U.S. judge raises doubts over suit against Trump on foreign payments
(New throughout, adds details from hearing, background on case)
By Andrew Chung
NEW YORK, Oct 18 (Reuters) - A federal judge in New York
voiced skepticism on Wednesday over whether groups and
individuals should be able to proceed with a lawsuit against
President Donald Trump alleging that he violated the U.S.
Constitution by accepting foreign payments through his hotels
and other businesses.
U.S. District Judge George Daniels also questioned
government lawyers seeking to have him throw out the suit
accusing Trump of running afoul of the Constitution's
"emoluments" clause by maintaining ownership of his business
empire while in office.
Daniels said he would rule within a month or two on whether
he will continue to hear the suit. The emoluments clause,
designed to prevent corruption and foreign influence, bars U.S.
officials from accepting gifts from foreign governments without
Trump has ceded day-to-day control of his businesses to his
sons. Critics have said that is not a sufficient safeguard.
During a hearing on the bid to dismiss the case, Daniels
suggested the U.S. Congress might be better suited than the
courts to resolve the dispute.
"They can make this an issue, but they have not done so,"
Daniels said. "Why is it appropriate for the judiciary to have
the president fight this out in a street brawl?"
The plaintiffs in the lawsuit, filed in January after Trump
took office, are the nonprofit watchdog group Citizens for
Responsibility and Ethics in Washington, a hotel owner, a hotel
events booker and a restaurant trade group.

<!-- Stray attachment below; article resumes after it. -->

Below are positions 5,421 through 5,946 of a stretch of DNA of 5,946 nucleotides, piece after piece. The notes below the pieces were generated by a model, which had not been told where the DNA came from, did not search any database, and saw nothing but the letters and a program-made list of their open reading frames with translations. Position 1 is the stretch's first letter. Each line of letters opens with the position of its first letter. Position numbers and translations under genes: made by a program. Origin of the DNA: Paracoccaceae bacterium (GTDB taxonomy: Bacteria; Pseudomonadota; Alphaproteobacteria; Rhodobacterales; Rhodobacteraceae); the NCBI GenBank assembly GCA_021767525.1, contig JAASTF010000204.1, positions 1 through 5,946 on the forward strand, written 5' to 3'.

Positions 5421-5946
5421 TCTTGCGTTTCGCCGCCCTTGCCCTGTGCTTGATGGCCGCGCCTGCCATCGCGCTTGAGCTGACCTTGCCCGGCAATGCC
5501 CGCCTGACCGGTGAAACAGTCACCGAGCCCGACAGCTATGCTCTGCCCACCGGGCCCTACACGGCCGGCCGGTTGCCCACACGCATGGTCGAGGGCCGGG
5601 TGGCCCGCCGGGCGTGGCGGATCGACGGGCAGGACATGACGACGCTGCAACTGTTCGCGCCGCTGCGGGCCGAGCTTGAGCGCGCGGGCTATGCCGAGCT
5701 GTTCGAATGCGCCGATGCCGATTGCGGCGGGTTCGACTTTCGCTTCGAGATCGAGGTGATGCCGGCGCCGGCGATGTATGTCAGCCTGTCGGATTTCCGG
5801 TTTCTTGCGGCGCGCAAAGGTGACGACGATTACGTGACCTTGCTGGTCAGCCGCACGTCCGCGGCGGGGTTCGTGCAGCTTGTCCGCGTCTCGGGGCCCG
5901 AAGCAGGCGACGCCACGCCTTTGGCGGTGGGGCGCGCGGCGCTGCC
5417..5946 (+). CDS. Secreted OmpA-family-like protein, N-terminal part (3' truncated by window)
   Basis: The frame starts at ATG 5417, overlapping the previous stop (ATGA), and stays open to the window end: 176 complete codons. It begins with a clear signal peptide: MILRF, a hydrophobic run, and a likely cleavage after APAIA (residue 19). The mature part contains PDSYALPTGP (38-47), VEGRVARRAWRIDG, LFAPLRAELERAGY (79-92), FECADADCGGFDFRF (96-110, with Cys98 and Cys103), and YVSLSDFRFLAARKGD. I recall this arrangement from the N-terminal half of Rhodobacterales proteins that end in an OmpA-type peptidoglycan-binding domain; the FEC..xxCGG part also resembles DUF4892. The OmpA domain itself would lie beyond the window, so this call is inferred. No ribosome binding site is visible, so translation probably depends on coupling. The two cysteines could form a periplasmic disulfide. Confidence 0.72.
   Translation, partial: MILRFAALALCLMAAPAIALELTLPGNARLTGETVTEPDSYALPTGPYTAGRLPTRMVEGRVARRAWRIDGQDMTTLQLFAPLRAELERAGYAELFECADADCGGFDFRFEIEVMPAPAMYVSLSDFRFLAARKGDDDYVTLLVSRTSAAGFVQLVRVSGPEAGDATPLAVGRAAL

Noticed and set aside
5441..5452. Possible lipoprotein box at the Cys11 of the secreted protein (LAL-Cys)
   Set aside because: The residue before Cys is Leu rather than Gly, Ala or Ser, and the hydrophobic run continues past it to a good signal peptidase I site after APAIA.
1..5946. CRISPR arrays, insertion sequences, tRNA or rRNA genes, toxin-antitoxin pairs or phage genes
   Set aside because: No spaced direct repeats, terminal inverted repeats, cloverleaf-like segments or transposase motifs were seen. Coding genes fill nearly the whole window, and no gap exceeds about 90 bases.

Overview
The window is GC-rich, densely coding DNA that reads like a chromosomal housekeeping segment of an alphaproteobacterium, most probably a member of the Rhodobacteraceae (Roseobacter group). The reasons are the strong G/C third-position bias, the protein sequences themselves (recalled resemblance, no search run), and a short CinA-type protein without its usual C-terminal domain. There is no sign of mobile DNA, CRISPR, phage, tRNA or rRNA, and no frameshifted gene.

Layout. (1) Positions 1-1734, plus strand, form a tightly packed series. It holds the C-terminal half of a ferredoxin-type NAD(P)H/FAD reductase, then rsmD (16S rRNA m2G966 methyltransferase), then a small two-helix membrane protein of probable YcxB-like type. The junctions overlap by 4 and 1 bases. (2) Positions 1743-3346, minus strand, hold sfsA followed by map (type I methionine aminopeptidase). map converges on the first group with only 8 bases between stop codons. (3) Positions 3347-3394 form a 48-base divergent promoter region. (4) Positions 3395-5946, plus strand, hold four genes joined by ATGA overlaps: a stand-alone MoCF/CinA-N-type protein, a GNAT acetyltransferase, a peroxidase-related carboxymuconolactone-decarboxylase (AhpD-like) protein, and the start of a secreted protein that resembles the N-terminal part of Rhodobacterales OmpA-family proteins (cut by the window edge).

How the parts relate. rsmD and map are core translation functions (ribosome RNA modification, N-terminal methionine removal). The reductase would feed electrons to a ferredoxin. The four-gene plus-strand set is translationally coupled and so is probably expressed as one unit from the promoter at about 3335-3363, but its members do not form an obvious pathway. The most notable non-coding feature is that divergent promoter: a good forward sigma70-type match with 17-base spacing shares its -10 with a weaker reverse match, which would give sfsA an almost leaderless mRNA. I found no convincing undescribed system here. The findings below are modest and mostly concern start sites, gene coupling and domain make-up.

Daniels, appointed to the bench by Democratic former
president Bill Clinton, acknowledged that the case was
navigating "uncharted waters."
If he allows the case to go ahead, a lawyer for the
plaintiffs, Joseph Sellers, said they intend to seek further
evidence of Trump's alleged violations of the emoluments clause.
In court papers, they said the "full extent of his violations"
are not yet known because he has not released his tax returns.
But Daniels raised doubts about whether the plaintiffs are
legally entitled to sue. Federal courts usually require
plaintiffs to demonstrate they have actually been harmed.
The plaintiffs allege they are injured when foreign
governments try to "curry favor" with Trump by favoring his
businesses, such as the Trump International Hotel in Washington,
or a high-end restaurant at a Trump hotel in New York City,
leading to lost patronage, wages and commissions.
The emoluments clause was not meant to provide a right to
protect individuals from competition, Daniels told another
plaintiffs' lawyer, Deepak Gupta.
Gupta urged the judge to reject "the government's view that
the president is above the law."
In June, the Trump administration asked the court to throw
out the case, saying the constitution prohibits gifts and
emoluments given to U.S. officials acting in their official
capacities only and does not constrain the president's
Daniels did not buy that argument. If a foreign government
expects favorable action, it might also "buy a million dollars
worth of your hot dogs," he told Brett Shumate, a lawyer for the
U.S. Department of Justice.
"Just because it's a business transaction doesn't
necessarily mean it's not an emolument," Daniels said.
Shumate replied, "The president is engaging in ordinary
business transactions, not in exchange for anything."
(Reporting by Andrew Chung; Editing by Will Dunham and David
First Published: 2017-10-18 19:52:59
Updated 2017-10-18 22:03:45
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